by John Trybus, Managing Director

When you walk into social strategist Susan Davis’ office you’re immediately struck by the serenity that accompanies its Asian influence.

But don’t let that fool you. Susan means business

“I was a samurai warrior in another life,” she jokes.

Susan is the president of Susan Davis International (SDI), a full-service public relations agency with a host of cause-based and for-profit clients. If you live (or have ever visited) the Nation’s Capital you definitely have been seen some of SDI’s behind-the-scenes work.

The agency is responsible for the public relations work on behalf of seven major memorial dedications, including the Martin Luther King, Jr. Memorial which faced the unique challenge of being postponed thanks to a hurricane and earthquake. We speak in more detail about that project in the interview.

Susan opened her business at a time when few women owned their own businesses, let alone one in the competitive and crowded field of public relations. “I started out in life wanting to be a politician and along the way realized there was more power behind the throne so to speak,” she explains.

Susan has been singled out as a leader within the industry time and again, and her three decades of experience are proof positive that Susan is doing something right.


Here’s a preview of Susan’s thoughts on leadership:

  • Don’t be afraid to take risks. Says Susan: “There’s good that comes from failure and you must go for the gold. You must do what you think is the right thing to do, as Eleanor Roosevelt said. It’s ok to try and not to be successful at something; you learn from those experiences and it allows you to be stronger and better at what you do.”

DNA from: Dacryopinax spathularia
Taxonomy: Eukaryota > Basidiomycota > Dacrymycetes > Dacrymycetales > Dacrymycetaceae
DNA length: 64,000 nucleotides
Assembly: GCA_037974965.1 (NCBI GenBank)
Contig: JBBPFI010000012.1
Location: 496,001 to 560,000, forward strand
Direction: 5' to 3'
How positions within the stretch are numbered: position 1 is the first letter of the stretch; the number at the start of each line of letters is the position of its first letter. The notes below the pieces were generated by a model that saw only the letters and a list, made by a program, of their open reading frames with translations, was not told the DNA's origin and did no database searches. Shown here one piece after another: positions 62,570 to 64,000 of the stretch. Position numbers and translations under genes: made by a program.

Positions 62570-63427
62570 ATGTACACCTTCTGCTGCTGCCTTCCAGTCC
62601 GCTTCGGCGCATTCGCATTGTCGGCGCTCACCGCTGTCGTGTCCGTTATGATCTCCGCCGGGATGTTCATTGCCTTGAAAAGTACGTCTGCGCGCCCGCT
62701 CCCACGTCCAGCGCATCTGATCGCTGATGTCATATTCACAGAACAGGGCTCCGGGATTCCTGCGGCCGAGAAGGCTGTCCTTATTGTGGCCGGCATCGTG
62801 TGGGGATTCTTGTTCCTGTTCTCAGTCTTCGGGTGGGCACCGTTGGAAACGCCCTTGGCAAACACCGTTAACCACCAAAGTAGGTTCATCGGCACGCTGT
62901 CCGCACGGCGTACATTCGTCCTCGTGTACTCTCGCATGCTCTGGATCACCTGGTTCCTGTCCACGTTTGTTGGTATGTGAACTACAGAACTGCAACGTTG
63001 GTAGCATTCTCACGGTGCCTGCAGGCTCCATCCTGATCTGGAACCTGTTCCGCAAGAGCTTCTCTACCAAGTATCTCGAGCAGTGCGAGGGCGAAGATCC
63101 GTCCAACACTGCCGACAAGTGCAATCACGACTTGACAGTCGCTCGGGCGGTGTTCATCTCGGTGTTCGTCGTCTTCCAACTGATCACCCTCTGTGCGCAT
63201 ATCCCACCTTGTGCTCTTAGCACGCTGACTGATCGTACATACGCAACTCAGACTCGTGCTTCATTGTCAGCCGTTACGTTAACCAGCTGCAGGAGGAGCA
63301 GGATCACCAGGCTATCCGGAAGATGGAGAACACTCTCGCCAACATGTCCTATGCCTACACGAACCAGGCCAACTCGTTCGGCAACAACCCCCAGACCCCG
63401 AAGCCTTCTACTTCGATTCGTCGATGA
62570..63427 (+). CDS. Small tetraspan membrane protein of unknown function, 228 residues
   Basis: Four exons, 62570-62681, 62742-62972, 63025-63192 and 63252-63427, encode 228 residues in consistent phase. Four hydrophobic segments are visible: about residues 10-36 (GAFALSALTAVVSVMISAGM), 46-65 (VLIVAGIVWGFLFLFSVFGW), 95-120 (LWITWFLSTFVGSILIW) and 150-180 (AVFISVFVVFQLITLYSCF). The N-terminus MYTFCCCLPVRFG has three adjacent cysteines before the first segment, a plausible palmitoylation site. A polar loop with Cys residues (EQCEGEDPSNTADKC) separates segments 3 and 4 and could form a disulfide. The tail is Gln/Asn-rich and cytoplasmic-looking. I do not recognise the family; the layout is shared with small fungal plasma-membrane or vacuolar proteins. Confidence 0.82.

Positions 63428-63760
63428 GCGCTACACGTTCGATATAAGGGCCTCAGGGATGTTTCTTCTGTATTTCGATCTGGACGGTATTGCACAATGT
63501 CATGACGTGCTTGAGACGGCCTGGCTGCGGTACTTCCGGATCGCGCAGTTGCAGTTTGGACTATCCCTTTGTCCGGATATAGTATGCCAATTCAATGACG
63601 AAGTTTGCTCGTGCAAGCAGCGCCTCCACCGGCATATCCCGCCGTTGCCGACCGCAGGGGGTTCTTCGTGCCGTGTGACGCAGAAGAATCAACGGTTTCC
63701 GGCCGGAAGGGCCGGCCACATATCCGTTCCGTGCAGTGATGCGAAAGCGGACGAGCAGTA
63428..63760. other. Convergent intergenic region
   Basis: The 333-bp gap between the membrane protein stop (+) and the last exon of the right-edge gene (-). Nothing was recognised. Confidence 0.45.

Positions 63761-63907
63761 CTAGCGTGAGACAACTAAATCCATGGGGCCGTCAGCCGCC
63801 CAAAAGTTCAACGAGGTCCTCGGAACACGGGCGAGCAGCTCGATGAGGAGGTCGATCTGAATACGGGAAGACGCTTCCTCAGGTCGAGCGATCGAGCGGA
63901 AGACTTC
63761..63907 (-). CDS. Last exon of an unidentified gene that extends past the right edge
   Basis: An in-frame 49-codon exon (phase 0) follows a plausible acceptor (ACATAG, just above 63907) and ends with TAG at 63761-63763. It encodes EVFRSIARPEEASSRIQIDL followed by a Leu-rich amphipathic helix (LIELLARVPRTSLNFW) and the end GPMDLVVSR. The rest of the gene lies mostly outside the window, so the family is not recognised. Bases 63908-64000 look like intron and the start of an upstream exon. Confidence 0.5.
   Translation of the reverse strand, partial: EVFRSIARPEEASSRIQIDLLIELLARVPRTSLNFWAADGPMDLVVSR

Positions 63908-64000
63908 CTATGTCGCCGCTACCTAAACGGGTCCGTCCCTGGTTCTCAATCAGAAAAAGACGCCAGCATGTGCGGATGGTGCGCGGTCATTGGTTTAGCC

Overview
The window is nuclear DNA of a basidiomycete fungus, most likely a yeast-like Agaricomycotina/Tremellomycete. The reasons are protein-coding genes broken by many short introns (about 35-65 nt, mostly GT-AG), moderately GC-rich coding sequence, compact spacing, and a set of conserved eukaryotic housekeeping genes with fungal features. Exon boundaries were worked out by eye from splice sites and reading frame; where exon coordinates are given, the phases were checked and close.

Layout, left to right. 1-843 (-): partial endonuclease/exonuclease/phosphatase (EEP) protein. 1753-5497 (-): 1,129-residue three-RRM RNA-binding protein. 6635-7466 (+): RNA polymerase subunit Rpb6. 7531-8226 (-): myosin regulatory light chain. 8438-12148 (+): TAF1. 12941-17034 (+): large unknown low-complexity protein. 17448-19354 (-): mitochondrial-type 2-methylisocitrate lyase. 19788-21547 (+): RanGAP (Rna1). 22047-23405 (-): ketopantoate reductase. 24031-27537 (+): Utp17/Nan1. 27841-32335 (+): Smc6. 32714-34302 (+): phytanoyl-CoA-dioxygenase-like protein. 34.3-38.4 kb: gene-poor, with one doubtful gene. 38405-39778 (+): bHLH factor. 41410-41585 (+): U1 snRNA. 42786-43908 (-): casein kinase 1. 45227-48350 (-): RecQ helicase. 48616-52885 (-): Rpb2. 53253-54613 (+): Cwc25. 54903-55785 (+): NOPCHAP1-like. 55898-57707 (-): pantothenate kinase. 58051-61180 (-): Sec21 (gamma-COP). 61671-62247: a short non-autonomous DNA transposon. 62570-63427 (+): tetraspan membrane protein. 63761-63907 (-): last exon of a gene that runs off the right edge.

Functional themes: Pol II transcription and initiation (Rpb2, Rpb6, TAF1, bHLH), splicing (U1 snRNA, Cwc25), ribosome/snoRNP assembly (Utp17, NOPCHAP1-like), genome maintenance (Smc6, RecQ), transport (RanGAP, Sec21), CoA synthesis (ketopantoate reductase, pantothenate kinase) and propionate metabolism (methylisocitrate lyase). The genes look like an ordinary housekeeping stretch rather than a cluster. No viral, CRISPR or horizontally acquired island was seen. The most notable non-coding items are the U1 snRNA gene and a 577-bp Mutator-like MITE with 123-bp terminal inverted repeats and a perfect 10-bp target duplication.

• Actively think about being a leader. Good leaders contemplate what it means to be a leader. “I think how I evolved is by watching other organizations and deciding I had my own style,” says Susan. Through her work as board chairman of Vital Voices Global Partnership, Susan is particularly interested in the empowerment of emerging women leaders in the developing world.
  • Leadership takes skill development. Leaders most definitely can be made, in Susan’s opinion. “Self-awareness [is incredibly important in leadership] and then it’s studying what other people are doing. Watching how other people lead is crucial” to understanding how you want to lead and how you don’t want to lead, she explains.

To Susan one of the most important roles of being a leader is a focus on her colleagues and staff. “You have a chance to make a difference today and indeed they do,” she constantly reminds her staff. “We’re in a business where you actually see the difference that often is being made with your clients which not everyone can say.”

Listen to my interview with social strategist Susan Davis to hear our conversation about being a leader in the cause-based sector and beyond.